If you haven’t picked up Bayonetta 2 for the Wii U just yet, your patience is being rewarded with a new standalone version of the game, set to release this February.
According to Nintendo’s Twitter feed, the standalone version of Bayonetta 2 will hit store shelves (and presumably the Nintendo eShop) in North America on Feb. 19. In case that distinction has you a bit confused, Bayonetta 2 originally launched bundled with the original game included in the package. This version of the game will boast just the sequel and, in order to keep those scales balanced, the game will see a budget-friendly new price of just $29.99.
As you can see from Nintendo’s tweet, this re-launch of Bayonetta 2 serves the double purpose of giving gamers a chance to get to know the beloved witch before she pops up in the mascot-fueled brawler, Super Smash Bros..
Back in December, Nintendo announced during a special Smash Bros. Direct that Bayonetta would be one of three new characters rounding out the DLC roster for the popular fighting game. Final Fantasy VII’s Cloud has already been released, with Bayonetta and Corrin from the Fire Emblem series, scheduled to release sometime this February.
Since this re-launch of Bayonetta 2 is happening on February 19, we’re guessing that’s the earliest we can expect those new Smash characters, too, though they’ll probably follow a week or two later.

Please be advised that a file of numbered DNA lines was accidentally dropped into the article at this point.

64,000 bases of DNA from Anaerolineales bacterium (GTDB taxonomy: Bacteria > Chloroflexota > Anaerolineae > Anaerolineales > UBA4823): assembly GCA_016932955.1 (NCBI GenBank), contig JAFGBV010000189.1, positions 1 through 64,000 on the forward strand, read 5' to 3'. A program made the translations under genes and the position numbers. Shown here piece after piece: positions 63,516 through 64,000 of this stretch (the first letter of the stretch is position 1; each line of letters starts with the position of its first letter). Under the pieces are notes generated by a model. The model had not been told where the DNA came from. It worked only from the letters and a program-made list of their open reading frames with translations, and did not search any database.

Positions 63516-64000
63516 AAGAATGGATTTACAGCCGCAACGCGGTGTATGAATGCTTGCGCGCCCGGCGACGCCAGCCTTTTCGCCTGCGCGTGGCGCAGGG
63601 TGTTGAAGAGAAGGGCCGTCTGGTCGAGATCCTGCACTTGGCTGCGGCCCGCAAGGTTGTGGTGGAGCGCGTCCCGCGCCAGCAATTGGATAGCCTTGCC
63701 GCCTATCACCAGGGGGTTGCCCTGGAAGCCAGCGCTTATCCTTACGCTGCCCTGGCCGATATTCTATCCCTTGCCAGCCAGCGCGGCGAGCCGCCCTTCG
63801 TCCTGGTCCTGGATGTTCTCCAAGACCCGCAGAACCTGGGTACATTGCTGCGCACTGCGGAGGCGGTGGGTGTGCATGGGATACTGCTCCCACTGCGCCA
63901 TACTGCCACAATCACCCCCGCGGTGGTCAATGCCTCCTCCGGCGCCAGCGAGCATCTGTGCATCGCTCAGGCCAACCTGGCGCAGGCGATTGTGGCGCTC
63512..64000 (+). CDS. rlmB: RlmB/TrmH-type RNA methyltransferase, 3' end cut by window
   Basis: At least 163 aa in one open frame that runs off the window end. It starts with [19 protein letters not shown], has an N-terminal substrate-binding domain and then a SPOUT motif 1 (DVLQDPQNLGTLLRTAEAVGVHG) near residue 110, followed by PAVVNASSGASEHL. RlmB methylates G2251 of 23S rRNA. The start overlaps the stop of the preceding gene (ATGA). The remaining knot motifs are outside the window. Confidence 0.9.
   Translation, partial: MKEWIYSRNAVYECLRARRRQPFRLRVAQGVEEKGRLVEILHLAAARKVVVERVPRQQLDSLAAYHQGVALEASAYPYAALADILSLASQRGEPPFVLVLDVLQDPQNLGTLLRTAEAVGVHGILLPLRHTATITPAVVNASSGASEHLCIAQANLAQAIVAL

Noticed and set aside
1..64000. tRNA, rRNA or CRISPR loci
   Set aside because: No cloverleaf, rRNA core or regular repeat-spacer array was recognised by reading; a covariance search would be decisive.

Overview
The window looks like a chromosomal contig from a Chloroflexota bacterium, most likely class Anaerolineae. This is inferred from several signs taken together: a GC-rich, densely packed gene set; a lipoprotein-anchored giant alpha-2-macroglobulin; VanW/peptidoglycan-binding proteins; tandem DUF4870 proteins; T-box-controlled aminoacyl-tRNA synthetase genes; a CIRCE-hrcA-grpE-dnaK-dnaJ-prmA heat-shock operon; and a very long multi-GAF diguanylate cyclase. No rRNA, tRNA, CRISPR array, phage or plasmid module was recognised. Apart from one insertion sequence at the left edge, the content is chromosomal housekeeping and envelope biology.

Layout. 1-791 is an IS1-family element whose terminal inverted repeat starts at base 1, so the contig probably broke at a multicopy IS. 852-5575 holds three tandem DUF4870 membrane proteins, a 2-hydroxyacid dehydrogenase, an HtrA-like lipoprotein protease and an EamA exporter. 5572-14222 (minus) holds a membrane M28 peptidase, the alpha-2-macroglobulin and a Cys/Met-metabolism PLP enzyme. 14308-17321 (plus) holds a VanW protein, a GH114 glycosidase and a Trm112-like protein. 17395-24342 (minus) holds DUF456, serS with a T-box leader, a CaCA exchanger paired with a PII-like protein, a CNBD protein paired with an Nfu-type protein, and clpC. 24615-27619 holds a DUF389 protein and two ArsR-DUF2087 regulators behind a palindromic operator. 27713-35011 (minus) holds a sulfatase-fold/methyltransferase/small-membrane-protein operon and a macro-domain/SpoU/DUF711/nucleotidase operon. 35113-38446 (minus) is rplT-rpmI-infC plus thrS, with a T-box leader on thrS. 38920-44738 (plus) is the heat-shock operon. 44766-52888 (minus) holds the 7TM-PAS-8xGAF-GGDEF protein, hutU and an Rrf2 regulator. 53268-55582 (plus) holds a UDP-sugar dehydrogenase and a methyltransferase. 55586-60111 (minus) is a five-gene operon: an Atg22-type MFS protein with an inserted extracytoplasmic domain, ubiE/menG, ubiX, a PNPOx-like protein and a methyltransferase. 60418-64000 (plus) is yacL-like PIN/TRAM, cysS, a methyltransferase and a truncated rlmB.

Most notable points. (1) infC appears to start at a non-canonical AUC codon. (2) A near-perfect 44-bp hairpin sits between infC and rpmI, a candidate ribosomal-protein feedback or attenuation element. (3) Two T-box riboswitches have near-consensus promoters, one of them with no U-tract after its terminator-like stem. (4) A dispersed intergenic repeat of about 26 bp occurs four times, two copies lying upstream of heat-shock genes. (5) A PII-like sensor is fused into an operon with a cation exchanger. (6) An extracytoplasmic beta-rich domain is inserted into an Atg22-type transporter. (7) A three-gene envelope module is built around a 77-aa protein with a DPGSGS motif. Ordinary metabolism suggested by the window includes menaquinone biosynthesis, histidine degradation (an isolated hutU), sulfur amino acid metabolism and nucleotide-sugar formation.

Since Bayonetta 2 originally launched back in 2014, we’re guessing that most Wii U owners who wanted to play the game have already picked it up at this point. If you’ve been holding out, though – or perhaps you just got a Wii U for the holidays – it looks like February 19 is a day you’ll want to mark on the ol' calendar. No territories outside of North America have been announced yet, so keep your fingers crossed if you hail from other countries.
In case you need a reminder of why the game is such a big deal, here’s a look at the launch trailer. Bayonetta 2 winding up on Wii U exclusively was a big surprise because 1) Nintendo doesn’t do many third party exclusives, and 2) They usually aren’t targeted at a more mature audience. According to critics, it was a sound investment on Nintendo’s part, as the game was very well received.